Customer intimacy is also closely associated with investing in your local community. While it is important to get to know your customers, you should also pay attention to the local community. It is only by growing your understanding of the values, needs, and issues of your target audience and local community that you will be able to transform and create an environment that is more inclusive.
Immerse yourself in different cultures
If you want to learn about different lifestyles and worldviews, the best approach is to immerse yourself in different cultures for a period of time. It is only by going this extra mile that you can understand the nuances and grow the empathy that is needed to create relevant content.
While it is entirely possible for you to create content for a brand if you are not a member of their target audience, you need to ensure that you have enough cultural intelligence about the target audience that you are serving. In other words, if you want to create highly relevant content, you need to immerse yourself in the world of your target audience. It is only by doing this that you start to understand the point of view and issues that your target audience faces. It is only when you understand your potential customers at a deeper level that you will not fall victim to stereotyping, cultural insensitivity and tone deafness.
Have the difficult conversations
While it is great for individual members of your team to get to know the customers, local community, and different cultures, these experiences will become even more valuable once they are shared with the entire marketing team and rest of the company. These conversations can be challenging, but it should be embraced as a chance to redefine values and infuse them into the work that you do. It is only then that your company can really start to grow.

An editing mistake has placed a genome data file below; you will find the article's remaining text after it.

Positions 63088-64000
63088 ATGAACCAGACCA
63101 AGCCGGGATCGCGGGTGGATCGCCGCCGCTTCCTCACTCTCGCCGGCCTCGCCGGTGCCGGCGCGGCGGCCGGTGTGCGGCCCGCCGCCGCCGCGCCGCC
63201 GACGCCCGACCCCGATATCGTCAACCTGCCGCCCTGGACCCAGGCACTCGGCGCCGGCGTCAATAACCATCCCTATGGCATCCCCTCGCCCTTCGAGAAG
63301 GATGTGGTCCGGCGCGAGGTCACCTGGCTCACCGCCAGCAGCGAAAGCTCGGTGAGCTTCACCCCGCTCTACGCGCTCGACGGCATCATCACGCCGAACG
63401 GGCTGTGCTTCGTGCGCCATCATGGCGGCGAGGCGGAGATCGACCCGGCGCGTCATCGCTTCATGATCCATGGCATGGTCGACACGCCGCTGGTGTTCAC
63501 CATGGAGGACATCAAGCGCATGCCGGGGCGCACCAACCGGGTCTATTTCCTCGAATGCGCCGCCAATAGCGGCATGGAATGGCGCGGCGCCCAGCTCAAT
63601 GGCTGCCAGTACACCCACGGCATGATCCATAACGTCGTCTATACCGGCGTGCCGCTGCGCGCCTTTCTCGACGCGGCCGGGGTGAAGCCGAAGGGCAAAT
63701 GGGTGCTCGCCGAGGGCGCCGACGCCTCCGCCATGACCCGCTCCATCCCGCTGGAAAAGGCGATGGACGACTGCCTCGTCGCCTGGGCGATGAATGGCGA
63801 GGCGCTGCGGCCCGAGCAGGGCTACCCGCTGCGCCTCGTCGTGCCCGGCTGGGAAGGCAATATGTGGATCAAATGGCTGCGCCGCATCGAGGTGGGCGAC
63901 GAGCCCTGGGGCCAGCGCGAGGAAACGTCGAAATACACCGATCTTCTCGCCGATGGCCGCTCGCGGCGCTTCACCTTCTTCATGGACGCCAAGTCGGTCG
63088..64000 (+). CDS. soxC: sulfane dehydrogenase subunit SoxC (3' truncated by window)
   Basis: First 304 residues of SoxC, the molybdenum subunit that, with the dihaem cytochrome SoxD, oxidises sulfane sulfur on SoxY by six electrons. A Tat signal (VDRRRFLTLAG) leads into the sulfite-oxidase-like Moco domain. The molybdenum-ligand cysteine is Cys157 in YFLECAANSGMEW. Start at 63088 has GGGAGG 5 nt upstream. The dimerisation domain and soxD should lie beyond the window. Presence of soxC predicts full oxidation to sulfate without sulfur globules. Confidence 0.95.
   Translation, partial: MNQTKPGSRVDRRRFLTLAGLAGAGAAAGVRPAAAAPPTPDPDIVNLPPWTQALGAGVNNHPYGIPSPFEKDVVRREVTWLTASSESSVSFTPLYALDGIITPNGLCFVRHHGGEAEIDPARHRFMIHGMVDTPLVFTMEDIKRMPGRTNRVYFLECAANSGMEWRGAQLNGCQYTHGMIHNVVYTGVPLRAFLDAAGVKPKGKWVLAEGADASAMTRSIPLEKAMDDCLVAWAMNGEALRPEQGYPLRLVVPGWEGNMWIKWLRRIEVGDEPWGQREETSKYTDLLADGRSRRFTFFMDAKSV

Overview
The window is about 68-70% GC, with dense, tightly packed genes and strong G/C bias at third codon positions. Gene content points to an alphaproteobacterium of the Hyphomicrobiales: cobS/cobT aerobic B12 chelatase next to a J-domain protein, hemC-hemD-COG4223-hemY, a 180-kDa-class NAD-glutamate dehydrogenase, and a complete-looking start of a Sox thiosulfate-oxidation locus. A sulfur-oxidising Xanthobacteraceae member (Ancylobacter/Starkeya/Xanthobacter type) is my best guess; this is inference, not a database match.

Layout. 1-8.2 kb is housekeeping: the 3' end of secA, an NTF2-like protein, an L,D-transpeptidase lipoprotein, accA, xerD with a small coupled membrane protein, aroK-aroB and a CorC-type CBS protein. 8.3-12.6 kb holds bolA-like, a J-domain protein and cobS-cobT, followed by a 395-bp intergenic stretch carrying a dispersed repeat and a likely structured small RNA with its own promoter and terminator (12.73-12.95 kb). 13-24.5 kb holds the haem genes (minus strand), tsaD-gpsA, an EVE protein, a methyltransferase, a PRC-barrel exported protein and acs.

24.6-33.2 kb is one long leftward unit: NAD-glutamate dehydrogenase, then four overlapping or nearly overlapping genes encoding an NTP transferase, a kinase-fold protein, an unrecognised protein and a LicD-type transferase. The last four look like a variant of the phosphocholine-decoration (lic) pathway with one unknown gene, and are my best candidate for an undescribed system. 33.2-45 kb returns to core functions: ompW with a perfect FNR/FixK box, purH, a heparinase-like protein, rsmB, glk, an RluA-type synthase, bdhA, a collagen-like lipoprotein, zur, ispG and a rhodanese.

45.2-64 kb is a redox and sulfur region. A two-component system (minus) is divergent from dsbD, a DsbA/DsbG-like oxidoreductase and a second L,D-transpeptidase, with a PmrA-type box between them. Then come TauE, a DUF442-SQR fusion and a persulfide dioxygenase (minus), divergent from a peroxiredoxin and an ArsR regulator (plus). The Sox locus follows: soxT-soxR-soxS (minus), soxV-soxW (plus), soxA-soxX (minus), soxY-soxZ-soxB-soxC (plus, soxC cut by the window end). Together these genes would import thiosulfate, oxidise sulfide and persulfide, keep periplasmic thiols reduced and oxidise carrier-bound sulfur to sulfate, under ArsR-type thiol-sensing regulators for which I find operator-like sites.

Keep it sensible and moderate
While communicating diversity should be a priority, you should guard against coming across as if you are trying too hard. By going overboard, you can easily achieve the opposite result and offend members of your target audience.
Focus on tone of voice
When it comes to creating content, your focus should be to create a sense of belonging for all. This means that your content should make everyone feel welcome by speaking to different user types, instead of highlighting how users differ from one another.
To make sure that your text is inclusive, befriend style guides too. The majority of style guides cover topics about diversity and can help you when you are unsure about how to phrase a sentence. It's also worthwhile double-checking that your brand’s own style guide covers a section about language usage to promote diversity, equity, and inclusion.